Hamline sued for firing art history professor over Muhammad paintings 

The adjunct instructor, Dr. Erika López Prater, alleges in her lawsuit that university administrators knowingly and publicly defamed her by calling her actions "undeniably Islamophobic."

Hamline
Carol Young Anderson and Dennis L. Anderson Center on the campus of Hamline University. (Shutterstock)

A Hamline University art history instructor who was fired for showing images of the Islamic prophet Muhammad in class has filed a lawsuit against the school, her attorneys announced Tuesday.

The adjunct instructor, Dr. Erika López Prater, alleges in her lawsuit that university administrators, primarily vice president of inclusive excellence David Everett, knowingly and publicly defamed her by calling her actions “undeniably Islamophobic.”

Many Muslims, but not all, believe their religion forbids visual depictions of Muhammad.

“At the time his November 7 email was sent, Everett and Hamline knew and recklessly disregarded the following facts: a) the images López Prater displayed were not created out of any prejudice toward Islam or Muslims; b) López Prater displayed the images for a proper educational purpose and within a proper artistic and historical context; c) López Prater did not display the paintings out of any prejudice toward Islam or Muslims; d) López Prater provided the students ample warning, both in her syllabus and during class, that the paintings would be shown, while explaining the educational purpose for doing so; and e) showing these images plainly fell within López Prater’s contractual right to academic freedom,” the lawsuit explains.

The lawsuit also reveals that López Prater informed her supervisor, Allison Baker, that she would be displaying the images. Her supervisor did not express any concern, the lawsuit says.

“López Prater also submitted the syllabus to Hamline. Hamline made no changes to López Prater’s statement and did not express any concern about López Prater displaying depictions of the Prophet Muhammad as part of the class,” the lawsuit adds.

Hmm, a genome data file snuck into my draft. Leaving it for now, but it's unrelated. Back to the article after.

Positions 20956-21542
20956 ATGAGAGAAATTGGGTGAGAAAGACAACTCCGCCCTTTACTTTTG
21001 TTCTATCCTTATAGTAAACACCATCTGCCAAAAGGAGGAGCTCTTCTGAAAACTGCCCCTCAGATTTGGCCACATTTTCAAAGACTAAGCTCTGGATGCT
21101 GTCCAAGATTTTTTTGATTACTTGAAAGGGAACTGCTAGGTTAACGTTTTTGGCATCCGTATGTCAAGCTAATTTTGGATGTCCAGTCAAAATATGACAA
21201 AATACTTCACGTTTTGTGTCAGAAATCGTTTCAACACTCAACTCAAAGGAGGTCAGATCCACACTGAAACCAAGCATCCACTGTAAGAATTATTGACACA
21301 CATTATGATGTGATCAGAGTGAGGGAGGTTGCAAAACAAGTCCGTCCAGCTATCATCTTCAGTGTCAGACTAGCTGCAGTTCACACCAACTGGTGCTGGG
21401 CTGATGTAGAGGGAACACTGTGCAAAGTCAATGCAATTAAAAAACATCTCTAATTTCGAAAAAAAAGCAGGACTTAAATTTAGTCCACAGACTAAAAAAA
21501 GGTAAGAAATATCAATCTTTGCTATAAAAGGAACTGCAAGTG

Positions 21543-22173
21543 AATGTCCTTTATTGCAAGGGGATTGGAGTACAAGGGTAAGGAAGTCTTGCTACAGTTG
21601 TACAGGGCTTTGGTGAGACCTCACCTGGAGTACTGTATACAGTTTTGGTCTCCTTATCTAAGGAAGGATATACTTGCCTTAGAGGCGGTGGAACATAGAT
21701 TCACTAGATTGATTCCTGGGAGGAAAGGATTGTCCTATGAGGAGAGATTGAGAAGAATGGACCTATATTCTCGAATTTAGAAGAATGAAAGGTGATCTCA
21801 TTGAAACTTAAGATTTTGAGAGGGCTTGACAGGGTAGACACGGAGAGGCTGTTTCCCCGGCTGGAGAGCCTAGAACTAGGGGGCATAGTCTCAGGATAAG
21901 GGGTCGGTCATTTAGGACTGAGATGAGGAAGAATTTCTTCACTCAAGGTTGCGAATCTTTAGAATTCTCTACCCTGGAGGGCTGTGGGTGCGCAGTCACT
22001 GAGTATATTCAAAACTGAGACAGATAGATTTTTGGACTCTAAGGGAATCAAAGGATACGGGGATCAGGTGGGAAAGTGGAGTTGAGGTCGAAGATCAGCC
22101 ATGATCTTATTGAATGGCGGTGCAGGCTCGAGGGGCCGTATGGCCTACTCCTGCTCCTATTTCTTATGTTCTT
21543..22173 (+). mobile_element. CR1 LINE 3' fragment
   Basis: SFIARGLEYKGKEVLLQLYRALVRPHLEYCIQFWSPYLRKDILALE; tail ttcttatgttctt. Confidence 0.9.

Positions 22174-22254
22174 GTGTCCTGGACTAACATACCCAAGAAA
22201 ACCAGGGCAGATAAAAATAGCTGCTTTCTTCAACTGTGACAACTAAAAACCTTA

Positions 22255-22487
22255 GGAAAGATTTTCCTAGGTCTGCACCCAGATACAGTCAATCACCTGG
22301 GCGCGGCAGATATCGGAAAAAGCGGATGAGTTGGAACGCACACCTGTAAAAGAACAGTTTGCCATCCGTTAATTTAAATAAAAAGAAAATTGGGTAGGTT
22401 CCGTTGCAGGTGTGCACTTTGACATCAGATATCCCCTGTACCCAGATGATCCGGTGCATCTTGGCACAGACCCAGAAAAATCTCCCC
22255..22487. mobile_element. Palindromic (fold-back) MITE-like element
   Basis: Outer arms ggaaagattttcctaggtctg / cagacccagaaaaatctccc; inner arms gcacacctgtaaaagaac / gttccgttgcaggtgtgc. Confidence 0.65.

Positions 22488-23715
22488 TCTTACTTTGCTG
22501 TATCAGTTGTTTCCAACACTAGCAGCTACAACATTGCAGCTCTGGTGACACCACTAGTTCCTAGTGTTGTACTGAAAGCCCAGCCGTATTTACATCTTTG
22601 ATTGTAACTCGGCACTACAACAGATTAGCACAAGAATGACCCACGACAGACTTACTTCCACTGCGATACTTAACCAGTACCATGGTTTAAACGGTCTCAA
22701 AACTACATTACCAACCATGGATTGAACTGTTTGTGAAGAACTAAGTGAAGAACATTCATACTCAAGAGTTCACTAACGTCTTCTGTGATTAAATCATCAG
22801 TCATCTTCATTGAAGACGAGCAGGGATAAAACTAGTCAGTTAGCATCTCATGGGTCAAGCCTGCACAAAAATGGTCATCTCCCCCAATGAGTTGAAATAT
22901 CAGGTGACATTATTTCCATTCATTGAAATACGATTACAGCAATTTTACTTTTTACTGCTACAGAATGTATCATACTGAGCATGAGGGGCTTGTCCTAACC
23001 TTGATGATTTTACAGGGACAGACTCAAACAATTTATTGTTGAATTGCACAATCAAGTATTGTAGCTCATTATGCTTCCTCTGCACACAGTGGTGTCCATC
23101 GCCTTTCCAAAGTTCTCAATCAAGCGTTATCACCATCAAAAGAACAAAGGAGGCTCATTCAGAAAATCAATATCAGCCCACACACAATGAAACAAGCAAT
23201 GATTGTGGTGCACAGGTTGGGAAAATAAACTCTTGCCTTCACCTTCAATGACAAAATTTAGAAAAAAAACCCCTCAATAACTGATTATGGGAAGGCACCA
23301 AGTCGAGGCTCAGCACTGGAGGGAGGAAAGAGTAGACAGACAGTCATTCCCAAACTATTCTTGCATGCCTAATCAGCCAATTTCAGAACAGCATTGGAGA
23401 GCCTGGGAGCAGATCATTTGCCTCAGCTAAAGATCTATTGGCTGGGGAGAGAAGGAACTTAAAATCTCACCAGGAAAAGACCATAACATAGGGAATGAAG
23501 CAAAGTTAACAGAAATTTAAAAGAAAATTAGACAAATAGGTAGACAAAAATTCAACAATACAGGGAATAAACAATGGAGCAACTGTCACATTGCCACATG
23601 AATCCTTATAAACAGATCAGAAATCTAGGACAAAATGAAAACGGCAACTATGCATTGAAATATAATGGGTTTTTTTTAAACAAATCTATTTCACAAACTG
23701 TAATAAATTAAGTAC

López Prater was invited to return to teach a class in the spring semester. “My students in your classes have said nothing but wonderful things so we would really love to have you back in the spring,” Baker wrote in an email, according to the lawsuit.

“Despite the multiple apologies, on or about October 24, 2022, Baker notified López Prater that the class López Prater had been scheduled to teach during the spring semester was being cancelled and that López Prater’s contract would not be renewed,” the lawsuit explains.

The lawsuit alleges that López Prater suffered “immediate, severe, and lasting emotional distress” because of Hamline’s “false and defamatory” statements about her.

One of the few groups to defend Hamline was Minnesota’s chapter of the Council on American-Islamic Relations (CAIR), whose executive director, Jaylani Hussein, led a Dec. 8 “community conversation” on campus, during which he made “several defamatory statements” about López Prater, the lawsuit alleges.

Dr. Mark Berkson, chair of the school’s Department of Religion, attempted to “question Hussein’s false and discriminatory premises,” according to the lawsuit.

“Hussein angrily responded to Berkson, loudly speaking over him in open contempt, and angrily equated showing depictions of the Prophet Muhammad to the crime of pedophilia, as well as Nazism and white supremacy. Hussein also alluded to the possibility of a violent Islamic response, pointing to the 2015 murders at the offices of the Charlie Hebdo newspaper in France, where several people were killed in response to the publication of satirical cartoons depicting the Prophet Muhammad,” the lawsuit claims.

The lawsuit says university administrators expressed “support and agreement” with Hussein’s comments and shared a video of the event in an email to all employees.

CAIR’s national chapter later distanced itself from the local affiliate, saying it recognizes that “professors who analyze ancient paintings for an academic purpose are not the same as Islamophobes who show such images to cause offense.”

Until Tuesday, Hamline adamantly refused to admit any wrongdoing in its treatment of López Prater. However, Board of Trustees Chair Ellen Watters and President Fayneese Miller acknowledged that their use of the term “Islamophobic” was “flawed” in a statement released shortly after the lawsuit was filed.

“There have been many communications, articles and opinion pieces that have caused us to review and re-examine our actions. Hamline is a multi-cultural, multi-religious community that has been a leader in creating space for civil conversations. Like all organizations, sometimes we misstep,” they said.

Hamline is also facing a complaint filed with its accreditor.

 

Anthony Gockowski

Anthony Gockowski is Editor-in-Chief of Alpha News. He previously worked as an editor for The Minnesota Sun and Campus Reform, and reported for The Daily Caller.